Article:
Iran has a reputation for flouting international human rights standards, and unfortunately it continues to live up to this reputation. In recent years, unwarranted arrests and killings with political motivations have been rife, and suppression of any views perceived as dissent is strong. The major problems facing Iran democracy are outlined by Maryam Rajavi here: www.maryam-rajavi.com
There have been frequent protests against the Iranian government since December 2017, which have repeatedly been violently squandered, thus compromising rights to expression and peaceful protest. In December 2017-January 2018 alone, it is believed that 4,900 people were arrested and at least 21 killed.
In April 2018, Tehran’s Culture and Media Court called for all internet providers to block Telegram, a messaging service with more than 40 million users in Iran, in an attempt to quell protests. Facebook and Twitter are permanently blocked, along with a host of other websites. Iran resistance is constantly monitored and undermined by the government.
Iranian women experience discrimination and persecution across a wide range of issues. Famously, women are required to wear the hijab in public, and women who have publicly removed it in protest have been arrested and sentenced to up to 20 years in prison.
Women are also very much at the mercy of their husbands. They are unable to obtain passports or travel outside Iran without the written consent of their husbands, and men may also stop their wives from working in jobs considered to be against their ‘family values’.
The death penalty is legal in Iran for a range of offences. In recent years, the number of executions has declined somewhat due to changes in drug laws that decrease the circumstances in which drug offenders may be sentenced to mandatory execution.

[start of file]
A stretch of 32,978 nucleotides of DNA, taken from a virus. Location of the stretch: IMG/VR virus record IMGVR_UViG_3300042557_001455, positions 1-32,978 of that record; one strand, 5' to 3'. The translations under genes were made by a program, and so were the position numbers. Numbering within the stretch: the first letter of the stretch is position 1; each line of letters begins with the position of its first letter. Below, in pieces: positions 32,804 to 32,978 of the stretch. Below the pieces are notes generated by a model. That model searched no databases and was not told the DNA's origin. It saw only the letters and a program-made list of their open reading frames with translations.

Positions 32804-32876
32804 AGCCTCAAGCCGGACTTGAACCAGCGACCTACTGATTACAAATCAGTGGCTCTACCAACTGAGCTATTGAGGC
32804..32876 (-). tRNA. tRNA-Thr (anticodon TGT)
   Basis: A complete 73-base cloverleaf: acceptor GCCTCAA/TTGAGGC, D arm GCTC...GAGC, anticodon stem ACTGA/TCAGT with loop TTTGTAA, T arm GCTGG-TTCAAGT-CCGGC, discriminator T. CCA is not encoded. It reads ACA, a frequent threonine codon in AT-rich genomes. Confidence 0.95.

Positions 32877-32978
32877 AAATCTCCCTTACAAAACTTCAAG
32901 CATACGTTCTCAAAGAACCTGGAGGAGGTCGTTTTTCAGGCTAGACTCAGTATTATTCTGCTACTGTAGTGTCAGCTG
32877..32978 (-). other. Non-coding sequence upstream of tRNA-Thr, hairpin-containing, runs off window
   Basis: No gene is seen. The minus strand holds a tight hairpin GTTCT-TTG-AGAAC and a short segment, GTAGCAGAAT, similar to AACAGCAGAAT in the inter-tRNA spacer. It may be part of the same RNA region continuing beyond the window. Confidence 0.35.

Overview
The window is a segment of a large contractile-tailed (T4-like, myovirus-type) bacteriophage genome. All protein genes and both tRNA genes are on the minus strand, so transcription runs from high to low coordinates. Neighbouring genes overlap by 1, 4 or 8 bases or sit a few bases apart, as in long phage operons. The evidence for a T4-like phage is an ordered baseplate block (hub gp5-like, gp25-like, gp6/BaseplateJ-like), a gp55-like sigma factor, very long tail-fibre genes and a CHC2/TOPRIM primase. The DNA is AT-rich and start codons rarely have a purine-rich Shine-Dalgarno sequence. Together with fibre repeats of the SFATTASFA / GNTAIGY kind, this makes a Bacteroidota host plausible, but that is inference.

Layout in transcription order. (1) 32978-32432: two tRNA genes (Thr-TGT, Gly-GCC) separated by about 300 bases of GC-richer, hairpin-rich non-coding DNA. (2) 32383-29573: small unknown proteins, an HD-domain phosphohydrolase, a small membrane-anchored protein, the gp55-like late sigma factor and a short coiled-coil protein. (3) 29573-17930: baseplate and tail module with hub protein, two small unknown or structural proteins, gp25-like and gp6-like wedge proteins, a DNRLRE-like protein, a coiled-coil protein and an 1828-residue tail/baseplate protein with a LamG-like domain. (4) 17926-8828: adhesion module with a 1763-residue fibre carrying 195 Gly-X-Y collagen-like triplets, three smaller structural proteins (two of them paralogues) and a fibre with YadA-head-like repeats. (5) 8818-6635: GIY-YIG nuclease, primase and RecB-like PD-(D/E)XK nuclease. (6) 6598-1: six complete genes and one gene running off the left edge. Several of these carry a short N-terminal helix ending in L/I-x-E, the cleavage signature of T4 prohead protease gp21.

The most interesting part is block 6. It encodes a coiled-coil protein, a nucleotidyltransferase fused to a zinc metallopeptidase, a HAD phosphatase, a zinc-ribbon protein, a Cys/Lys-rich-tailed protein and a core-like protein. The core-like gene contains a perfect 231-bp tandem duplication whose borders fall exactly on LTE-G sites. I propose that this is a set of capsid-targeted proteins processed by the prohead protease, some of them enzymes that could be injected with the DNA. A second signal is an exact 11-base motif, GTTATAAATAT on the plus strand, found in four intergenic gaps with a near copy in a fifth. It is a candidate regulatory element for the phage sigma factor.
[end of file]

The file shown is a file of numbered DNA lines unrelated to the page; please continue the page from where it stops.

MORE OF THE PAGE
It is reported that Iranians have been executed for crimes they committed as children, and certain groups, such as Kurds, are much more vulnerable to receiving a death sentence. Offences including adultery, homosexuality, apostasy, and ‘insulting the Prophet’ can be punishable by the death penalty. Other brutal punishments such as flogging are applicable to crimes such as extramarital sex and drinking alcohol.
Many religious minorities face prosecution and persecution in Iran. Followers of the Baha’i faith face many obstacles, including being prevented from enrolling in public universities. At the end of 2018, at least 79 Baha’is had been imprisoned in the country.
Christians who have converted from Islam have also been imprisoned for alleged ‘missionary activity’, and Sunni Muslims experience systematic discrimination. Minorities including Kurds, Azeri, and Arabs are widely restricted in their political and cultural activities.
These are just a small selection of the human rights abuses that have been documented recently in the Islamic Republic of Iran.